Quoting Lord Xia, reply 120Both expansions being free seems a little over the top, I think I am getting more than I deserve, I have bought plenty of games that preformed worse than this one and didn't get shit for those. Thanks, Brad. It's this kind of caring for the customers that got me to buy this game without reading a review and will have be buying your next, becasue I know you guys care about your customers and products. Now, if your next game comes out really flawed, you can forget free expansions, I want a pony. Pony!
Better yet, get Brad to be the pony!
I don't really agree here.
The #1 reason Stardock has beens successful is repeat business. We're in this for the long haul. We don't look at Elemental on its own. We look at ALL our future games and applications. If we don't make people feel like Elemental was a great game in the long-run, it'll cause business harm in the long run.
The biggest obstacle (with the benefit of hindsight) to Elemental was the size of the team. We had never managed a team with more than a half dozen people. Elemental had nearly 20 full time people involved and there were a lot of people putting their fingers in a lot of things.
Why is the AI so "brain dead"? Well, if you farm monsters (something I wasn't aware of as a strategy and I made the AI) you can totally flatten the AI.
Stardock, as a company, is much more like the type of company that many internet users would probably create in the sense that there's very very few managers at Stardock. This blew up in our face because there just were too many people involved and too few managers (basically none, I did AI, Scott, our producer, did the campaign, and the rest was handled by each group). In a normal setup, the Producer (Scott) would be overseeing things day to say and the Executive Producer (me) would dabble maybe but generally stay disconnected from the day to day in order to be objective.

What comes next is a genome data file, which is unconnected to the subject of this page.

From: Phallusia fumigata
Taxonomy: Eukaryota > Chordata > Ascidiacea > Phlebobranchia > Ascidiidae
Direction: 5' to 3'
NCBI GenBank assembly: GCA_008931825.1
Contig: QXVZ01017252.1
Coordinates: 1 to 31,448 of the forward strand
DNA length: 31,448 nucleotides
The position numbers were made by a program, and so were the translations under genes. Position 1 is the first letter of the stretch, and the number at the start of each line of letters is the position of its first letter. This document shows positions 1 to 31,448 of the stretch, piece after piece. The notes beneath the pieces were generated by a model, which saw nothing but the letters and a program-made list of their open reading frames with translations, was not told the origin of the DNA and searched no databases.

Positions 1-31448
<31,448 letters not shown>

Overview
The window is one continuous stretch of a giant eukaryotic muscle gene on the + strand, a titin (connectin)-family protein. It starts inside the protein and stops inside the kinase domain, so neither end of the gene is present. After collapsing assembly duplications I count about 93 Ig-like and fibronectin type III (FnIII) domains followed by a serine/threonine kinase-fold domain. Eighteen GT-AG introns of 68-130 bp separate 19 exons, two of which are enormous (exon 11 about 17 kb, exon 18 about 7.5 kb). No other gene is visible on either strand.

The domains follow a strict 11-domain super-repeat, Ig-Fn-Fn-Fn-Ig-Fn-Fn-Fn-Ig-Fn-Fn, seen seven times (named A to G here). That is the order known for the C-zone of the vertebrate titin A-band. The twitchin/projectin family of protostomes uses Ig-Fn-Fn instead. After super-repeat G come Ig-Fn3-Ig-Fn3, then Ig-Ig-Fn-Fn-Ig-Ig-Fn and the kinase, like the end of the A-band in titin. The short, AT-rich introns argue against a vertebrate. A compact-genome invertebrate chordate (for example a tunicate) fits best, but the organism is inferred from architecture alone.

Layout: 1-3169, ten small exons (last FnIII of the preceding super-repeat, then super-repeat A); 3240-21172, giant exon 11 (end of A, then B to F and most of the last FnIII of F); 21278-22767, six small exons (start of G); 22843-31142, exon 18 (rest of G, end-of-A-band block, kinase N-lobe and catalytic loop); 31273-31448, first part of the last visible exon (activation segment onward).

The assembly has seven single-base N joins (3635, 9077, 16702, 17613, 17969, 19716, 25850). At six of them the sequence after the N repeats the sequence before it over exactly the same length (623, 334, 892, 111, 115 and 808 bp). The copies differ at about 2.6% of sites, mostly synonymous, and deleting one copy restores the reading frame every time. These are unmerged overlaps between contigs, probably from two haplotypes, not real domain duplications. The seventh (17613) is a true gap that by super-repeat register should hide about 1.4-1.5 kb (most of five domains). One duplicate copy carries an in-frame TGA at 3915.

With Sins of a Solar Empire and Demigod, I was the executive producer on both and was able to offer useful feedback (the economic system in Sins, the citadel system + flag system in Demigod) because I wasn't pesonally involved day to day.
By contrast, on Elemental, if I'm making the AI and someone else is making it so you can get 1000 gildar loot from killing a monster and I have no idea about that, you end up with a walk over of the AI since it's no sweat to crank out peasants that are more powerful than channelers.
If anyone here has ever thought about game design, consider how easy it is to totally mess up the pacing and gameplay of something with just a few variable changes. For instance, why are soldiers so much better than spell casters in Elemental v1.0? The reason is because it's so easy to get super powerful guys versus the difficulty in getting super powerful spell casters (it doesn't help that the shard magnification does didly in v1.0).
The big changes going in at this point is the removal of chefs from the kitchen. It was never our intent for individual developers to start inserting their own preferences on their own into the code. But it happened and the results speak for themselves.
Combine the above with a general compatibility issue and bang. You have a disaster on your hands. It's a lot to live and learn from and it's been heartbreaking for all of us who spent 3 years on this game. The layoffs we had at Stardock were painful but allowed us to move back to our traditional model of not relying on game revenue to pay the bills and give us the luxury of focusing on Elemental until it is the game we all want.